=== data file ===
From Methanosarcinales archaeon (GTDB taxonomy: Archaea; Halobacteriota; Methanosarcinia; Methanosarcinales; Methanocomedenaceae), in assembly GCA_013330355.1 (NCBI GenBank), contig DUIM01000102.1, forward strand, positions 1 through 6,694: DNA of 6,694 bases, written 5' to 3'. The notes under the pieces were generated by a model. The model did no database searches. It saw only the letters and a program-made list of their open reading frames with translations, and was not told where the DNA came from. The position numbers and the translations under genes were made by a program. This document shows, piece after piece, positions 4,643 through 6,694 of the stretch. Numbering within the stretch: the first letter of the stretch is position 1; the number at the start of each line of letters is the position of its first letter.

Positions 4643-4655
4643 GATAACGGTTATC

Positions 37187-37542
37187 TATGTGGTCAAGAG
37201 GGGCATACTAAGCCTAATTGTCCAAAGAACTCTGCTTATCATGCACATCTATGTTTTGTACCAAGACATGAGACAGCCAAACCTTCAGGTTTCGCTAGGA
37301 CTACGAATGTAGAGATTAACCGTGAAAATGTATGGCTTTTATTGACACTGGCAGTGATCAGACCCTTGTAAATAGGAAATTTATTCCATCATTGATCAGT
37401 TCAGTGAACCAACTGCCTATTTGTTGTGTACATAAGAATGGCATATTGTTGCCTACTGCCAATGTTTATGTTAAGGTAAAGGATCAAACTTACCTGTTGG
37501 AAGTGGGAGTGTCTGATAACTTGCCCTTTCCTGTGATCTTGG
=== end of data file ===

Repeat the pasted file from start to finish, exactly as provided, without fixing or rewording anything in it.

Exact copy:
From Methanosarcinales archaeon (GTDB taxonomy: Archaea; Halobacteriota; Methanosarcinia; Methanosarcinales; Methanocomedenaceae), in assembly GCA_013330355.1 (NCBI GenBank), contig DUIM01000102.1, forward strand, positions 1 through 6,694: DNA of 6,694 bases, written 5' to 3'. The notes under the pieces were generated by a model. The model did no database searches. It saw only the letters and a program-made list of their open reading frames with translations, and was not told where the DNA came from. The position numbers and the translations under genes were made by a program. This document shows, piece after piece, positions 4,643 through 6,694 of the stretch. Numbering within the stretch: the first letter of the stretch is position 1; the number at the start of each line of letters is the position of its first letter.

Positions 4643-4655
4643 GATAACGGTTATC

Positions 37187-37542
37187 TATGTGGTCAAGAG
37201 GGGCATACTAAGCCTAATTGTCCAAAGAACTCTGCTTATCATGCACATCTATGTTTTGTACCAAGACATGAGACAGCCAAACCTTCAGGTTTCGCTAGGA
37301 CTACGAATGTAGAGATTAACCGTGAAAATGTATGGCTTTTATTGACACTGGCAGTGATCAGACCCTTGTAAATAGGAAATTTATTCCATCATTGATCAGT
37401 TCAGTGAACCAACTGCCTATTTGTTGTGTACATAAGAATGGCATATTGTTGCCTACTGCCAATGTTTATGTTAAGGTAAAGGATCAAACTTACCTGTTGG
37501 AAGTGGGAGTGTCTGATAACTTGCCCTTTCCTGTGATCTTGG